Chris Anderson's The Long Tail

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Chris Anderson's The Long Tail

Chris Anderson's The Long Tail


Few twentieth-century institutions have influenced Americans as much as the mass media. Especially since World War II, television, radio, and more recently the Internet have encroached into the lives of people from all classes and walks of life. The media generate an increasing wealth of information and services daily. In their purest form, the media provide the populace with the information it needs to function as a democracy. Matthew P. McAllister, in his book The Commercialization of American Culture, observes that “a well-developed media system, informing and teaching its citizens, helps democracy move toward its ideal state.” (Bajomi, 2001)

In addition to informing the populace, this boundless store of information provokes controversy. Many people object to the quality of much of the material found in the media—especially violent and sexually explicit material. These critics respond by supporting legislation that places limits on media content. Some laws forbid the production and distribution of material deemed obscene or indecent. (Mattelart, 1998)Many people are adamantly opposed to placing restrictions on media content, claiming that these restrictions violate the right to free speech. (Bond, 2001)

Freedom of speech has become an indelible part of Western culture. In the United States it is unlikely that the Constitution would have been ratified if it did not contain the first ten amendments, known as the Bill of Rights. The First Amendment says that “Congress shall make no law . . . abridging the freedom of speech, or of the press.” Originally, the “press” meant primarily newspapers, books, magazines, and eventually motion pictures, but the term has since come to refer to radio, television, and the Internet as well. (Curran, 2000)

In the modern age there are numerous problems with determining what speech is harmful and with deciding how the harm can be effectively reduced without unnecessarily restricting free speech. The tension between the public's right to free speech and the government's right to regulate harmful speech is thus a central issue in debates over the mass media. Two current topics in which this tension is particularly pronounced are the debate over pornography on the Internet and violence on television.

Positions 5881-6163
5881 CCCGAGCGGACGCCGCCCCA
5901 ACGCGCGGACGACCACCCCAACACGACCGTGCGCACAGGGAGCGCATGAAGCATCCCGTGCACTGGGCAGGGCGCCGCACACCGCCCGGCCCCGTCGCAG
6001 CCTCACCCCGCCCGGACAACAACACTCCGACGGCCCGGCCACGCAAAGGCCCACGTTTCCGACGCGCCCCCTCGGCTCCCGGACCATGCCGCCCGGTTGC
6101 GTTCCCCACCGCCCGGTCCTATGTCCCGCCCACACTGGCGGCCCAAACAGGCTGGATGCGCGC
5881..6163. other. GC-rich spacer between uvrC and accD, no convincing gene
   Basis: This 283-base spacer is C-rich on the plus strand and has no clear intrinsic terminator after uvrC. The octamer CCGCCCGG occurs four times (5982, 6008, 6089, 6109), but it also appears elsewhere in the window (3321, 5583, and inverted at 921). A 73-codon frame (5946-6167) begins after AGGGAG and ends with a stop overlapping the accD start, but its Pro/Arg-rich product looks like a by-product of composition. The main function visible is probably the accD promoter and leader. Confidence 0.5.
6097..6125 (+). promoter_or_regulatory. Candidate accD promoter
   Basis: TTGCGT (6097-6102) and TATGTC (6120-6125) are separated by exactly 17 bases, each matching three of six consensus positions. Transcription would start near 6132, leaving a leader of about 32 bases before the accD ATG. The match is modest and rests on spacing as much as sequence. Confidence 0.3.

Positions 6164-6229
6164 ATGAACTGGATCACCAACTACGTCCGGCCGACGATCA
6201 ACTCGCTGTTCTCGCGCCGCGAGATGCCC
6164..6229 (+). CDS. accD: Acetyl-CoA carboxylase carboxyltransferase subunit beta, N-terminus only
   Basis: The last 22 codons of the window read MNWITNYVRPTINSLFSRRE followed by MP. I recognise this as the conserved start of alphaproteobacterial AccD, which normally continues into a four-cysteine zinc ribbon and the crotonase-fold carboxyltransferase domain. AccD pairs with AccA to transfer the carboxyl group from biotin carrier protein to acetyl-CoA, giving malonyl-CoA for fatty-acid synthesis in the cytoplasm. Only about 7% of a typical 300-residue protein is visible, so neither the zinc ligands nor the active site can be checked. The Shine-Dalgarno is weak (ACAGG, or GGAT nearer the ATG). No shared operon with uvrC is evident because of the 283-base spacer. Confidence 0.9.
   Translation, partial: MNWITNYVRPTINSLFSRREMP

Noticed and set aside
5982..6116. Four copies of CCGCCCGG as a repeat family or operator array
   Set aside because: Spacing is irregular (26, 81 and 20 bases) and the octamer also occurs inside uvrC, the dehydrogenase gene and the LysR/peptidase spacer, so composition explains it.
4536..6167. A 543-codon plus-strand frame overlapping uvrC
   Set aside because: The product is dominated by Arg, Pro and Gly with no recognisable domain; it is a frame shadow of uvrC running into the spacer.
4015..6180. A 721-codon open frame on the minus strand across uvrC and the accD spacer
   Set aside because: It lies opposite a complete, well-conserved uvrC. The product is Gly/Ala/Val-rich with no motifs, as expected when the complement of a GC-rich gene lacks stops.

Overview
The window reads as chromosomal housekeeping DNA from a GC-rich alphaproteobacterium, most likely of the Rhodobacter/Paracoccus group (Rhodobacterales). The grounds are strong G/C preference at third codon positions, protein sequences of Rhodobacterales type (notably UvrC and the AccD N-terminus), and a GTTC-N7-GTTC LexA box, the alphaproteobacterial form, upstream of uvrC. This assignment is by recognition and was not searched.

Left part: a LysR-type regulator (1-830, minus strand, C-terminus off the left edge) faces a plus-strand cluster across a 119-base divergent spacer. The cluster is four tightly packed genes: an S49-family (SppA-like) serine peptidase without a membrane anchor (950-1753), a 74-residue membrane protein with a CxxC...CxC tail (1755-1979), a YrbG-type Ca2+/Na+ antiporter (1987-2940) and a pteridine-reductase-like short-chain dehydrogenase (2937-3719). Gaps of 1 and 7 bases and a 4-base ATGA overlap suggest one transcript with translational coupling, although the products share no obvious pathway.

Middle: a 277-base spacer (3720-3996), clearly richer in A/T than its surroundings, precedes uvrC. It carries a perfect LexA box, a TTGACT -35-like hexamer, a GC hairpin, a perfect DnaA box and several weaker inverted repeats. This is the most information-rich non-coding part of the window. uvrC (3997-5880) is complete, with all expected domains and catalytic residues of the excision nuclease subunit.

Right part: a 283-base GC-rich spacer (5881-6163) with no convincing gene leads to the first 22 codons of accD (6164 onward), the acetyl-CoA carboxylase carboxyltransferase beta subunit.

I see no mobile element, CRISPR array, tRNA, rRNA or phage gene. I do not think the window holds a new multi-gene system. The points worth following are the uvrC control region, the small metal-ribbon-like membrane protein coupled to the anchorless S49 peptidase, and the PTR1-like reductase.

The Internet is a particularly difficult technology to monitor because, unlike radio, television, and newspapers, the information is not generated from a limited number of outlets, but from a galaxy of websites and research engines. As a result, it has become nearly impossible to monitor Internet information from the point of origin. Anyone can access sites, including pornographic ones, easily and privately. Those who wish to restrict pornographic Internet sites either support technological methods, like Internet filtering software, or legislation requiring service providers to monitor and limit pornography. Walter S. Baer, a communications and information policy specialist at RAND, writes that “government laws and regulations should encourage technical and other means to enable us to determine what kinds of information we let into our homes.” Many people, like Baer, believe that technological solutions are better than legislative ones because they preserve the freedom of ...
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